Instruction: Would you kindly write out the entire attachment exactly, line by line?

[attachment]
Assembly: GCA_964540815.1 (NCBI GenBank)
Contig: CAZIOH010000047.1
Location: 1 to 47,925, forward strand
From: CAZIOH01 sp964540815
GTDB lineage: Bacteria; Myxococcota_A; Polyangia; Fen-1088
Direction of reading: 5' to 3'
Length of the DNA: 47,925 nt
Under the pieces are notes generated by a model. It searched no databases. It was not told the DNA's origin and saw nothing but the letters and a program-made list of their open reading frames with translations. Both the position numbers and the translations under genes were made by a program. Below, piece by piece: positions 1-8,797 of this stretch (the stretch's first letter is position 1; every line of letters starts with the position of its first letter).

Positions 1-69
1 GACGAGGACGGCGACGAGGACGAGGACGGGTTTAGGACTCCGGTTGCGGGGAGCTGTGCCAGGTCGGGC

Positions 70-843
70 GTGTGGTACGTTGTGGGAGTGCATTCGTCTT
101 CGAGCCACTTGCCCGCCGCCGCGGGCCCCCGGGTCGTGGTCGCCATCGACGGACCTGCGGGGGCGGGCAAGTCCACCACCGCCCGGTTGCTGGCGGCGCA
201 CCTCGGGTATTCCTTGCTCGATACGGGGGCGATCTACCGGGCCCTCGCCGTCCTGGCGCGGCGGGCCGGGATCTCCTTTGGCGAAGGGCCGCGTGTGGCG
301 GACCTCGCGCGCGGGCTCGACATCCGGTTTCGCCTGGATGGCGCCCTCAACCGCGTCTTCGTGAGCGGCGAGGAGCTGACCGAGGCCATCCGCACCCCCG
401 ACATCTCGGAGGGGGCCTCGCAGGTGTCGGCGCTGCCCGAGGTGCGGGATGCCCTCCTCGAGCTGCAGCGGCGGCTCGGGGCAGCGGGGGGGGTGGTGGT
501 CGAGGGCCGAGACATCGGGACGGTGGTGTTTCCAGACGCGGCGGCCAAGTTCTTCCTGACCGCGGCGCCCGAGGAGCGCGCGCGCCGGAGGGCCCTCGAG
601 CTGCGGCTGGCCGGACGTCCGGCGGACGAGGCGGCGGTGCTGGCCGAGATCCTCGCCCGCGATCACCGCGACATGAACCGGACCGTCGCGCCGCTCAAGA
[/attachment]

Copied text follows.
Assembly: GCA_964540815.1 (NCBI GenBank)
Contig: CAZIOH010000047.1
Location: 1 to 47,925, forward strand
From: CAZIOH01 sp964540815
GTDB lineage: Bacteria; Myxococcota_A; Polyangia; Fen-1088
Direction of reading: 5' to 3'
Length of the DNA: 47,925 nt
Under the pieces are notes generated by a model. It searched no databases. It was not told the DNA's origin and saw nothing but the letters and a program-made list of their open reading frames with translations. Both the position numbers and the translations under genes were made by a program. Below, piece by piece: positions 1-8,797 of this stretch (the stretch's first letter is position 1; every line of letters starts with the position of its first letter).

Positions 1-69
1 GACGAGGACGGCGACGAGGACGAGGACGGGTTTAGGACTCCGGTTGCGGGGAGCTGTGCCAGGTCGGGC

Positions 70-843
70 GTGTGGTACGTTGTGGGAGTGCATTCGTCTT
101 CGAGCCACTTGCCCGCCGCCGCGGGCCCCCGGGTCGTGGTCGCCATCGACGGACCTGCGGGGGCGGGCAAGTCCACCACCGCCCGGTTGCTGGCGGCGCA
201 CCTCGGGTATTCCTTGCTCGATACGGGGGCGATCTACCGGGCCCTCGCCGTCCTGGCGCGGCGGGCCGGGATCTCCTTTGGCGAAGGGCCGCGTGTGGCG
301 GACCTCGCGCGCGGGCTCGACATCCGGTTTCGCCTGGATGGCGCCCTCAACCGCGTCTTCGTGAGCGGCGAGGAGCTGACCGAGGCCATCCGCACCCCCG
401 ACATCTCGGAGGGGGCCTCGCAGGTGTCGGCGCTGCCCGAGGTGCGGGATGCCCTCCTCGAGCTGCAGCGGCGGCTCGGGGCAGCGGGGGGGGTGGTGGT
501 CGAGGGCCGAGACATCGGGACGGTGGTGTTTCCAGACGCGGCGGCCAAGTTCTTCCTGACCGCGGCGCCCGAGGAGCGCGCGCGCCGGAGGGCCCTCGAG
601 CTGCGGCTGGCCGGACGTCCGGCGGACGAGGCGGCGGTGCTGGCCGAGATCCTCGCCCGCGATCACCGCGACATGAACCGGACCGTCGCGCCGCTCAAGA